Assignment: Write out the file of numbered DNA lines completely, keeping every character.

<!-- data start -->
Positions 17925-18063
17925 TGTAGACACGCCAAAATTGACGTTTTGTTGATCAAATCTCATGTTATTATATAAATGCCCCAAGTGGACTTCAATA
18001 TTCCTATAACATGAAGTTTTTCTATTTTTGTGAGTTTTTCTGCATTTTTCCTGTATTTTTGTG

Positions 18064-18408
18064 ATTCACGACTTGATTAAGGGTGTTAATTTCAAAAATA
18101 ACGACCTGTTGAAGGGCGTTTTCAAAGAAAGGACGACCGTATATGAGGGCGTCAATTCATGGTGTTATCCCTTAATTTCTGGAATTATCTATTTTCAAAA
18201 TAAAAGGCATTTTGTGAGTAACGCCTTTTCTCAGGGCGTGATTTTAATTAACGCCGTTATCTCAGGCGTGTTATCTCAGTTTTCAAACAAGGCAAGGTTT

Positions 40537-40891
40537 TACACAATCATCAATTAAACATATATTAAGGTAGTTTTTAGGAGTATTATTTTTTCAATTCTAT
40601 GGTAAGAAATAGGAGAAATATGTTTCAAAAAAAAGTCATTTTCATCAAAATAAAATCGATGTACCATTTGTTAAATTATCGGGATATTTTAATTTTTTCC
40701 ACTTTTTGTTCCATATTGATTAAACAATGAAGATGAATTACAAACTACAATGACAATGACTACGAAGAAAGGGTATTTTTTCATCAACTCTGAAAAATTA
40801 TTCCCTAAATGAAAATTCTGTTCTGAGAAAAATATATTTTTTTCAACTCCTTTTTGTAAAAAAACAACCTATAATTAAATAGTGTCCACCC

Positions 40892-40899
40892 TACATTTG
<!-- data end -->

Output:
Positions 17925-18063
17925 TGTAGACACGCCAAAATTGACGTTTTGTTGATCAAATCTCATGTTATTATATAAATGCCCCAAGTGGACTTCAATA
18001 TTCCTATAACATGAAGTTTTTCTATTTTTGTGAGTTTTTCTGCATTTTTCCTGTATTTTTGTG

Positions 18064-18408
18064 ATTCACGACTTGATTAAGGGTGTTAATTTCAAAAATA
18101 ACGACCTGTTGAAGGGCGTTTTCAAAGAAAGGACGACCGTATATGAGGGCGTCAATTCATGGTGTTATCCCTTAATTTCTGGAATTATCTATTTTCAAAA
18201 TAAAAGGCATTTTGTGAGTAACGCCTTTTCTCAGGGCGTGATTTTAATTAACGCCGTTATCTCAGGCGTGTTATCTCAGTTTTCAAACAAGGCAAGGTTT

Positions 40537-40891
40537 TACACAATCATCAATTAAACATATATTAAGGTAGTTTTTAGGAGTATTATTTTTTCAATTCTAT
40601 GGTAAGAAATAGGAGAAATATGTTTCAAAAAAAAGTCATTTTCATCAAAATAAAATCGATGTACCATTTGTTAAATTATCGGGATATTTTAATTTTTTCC
40701 ACTTTTTGTTCCATATTGATTAAACAATGAAGATGAATTACAAACTACAATGACAATGACTACGAAGAAAGGGTATTTTTTCATCAACTCTGAAAAATTA
40801 TTCCCTAAATGAAAATTCTGTTCTGAGAAAAATATATTTTTTTCAACTCCTTTTTGTAAAAAAACAACCTATAATTAAATAGTGTCCACCC

Positions 40892-40899
40892 TACATTTG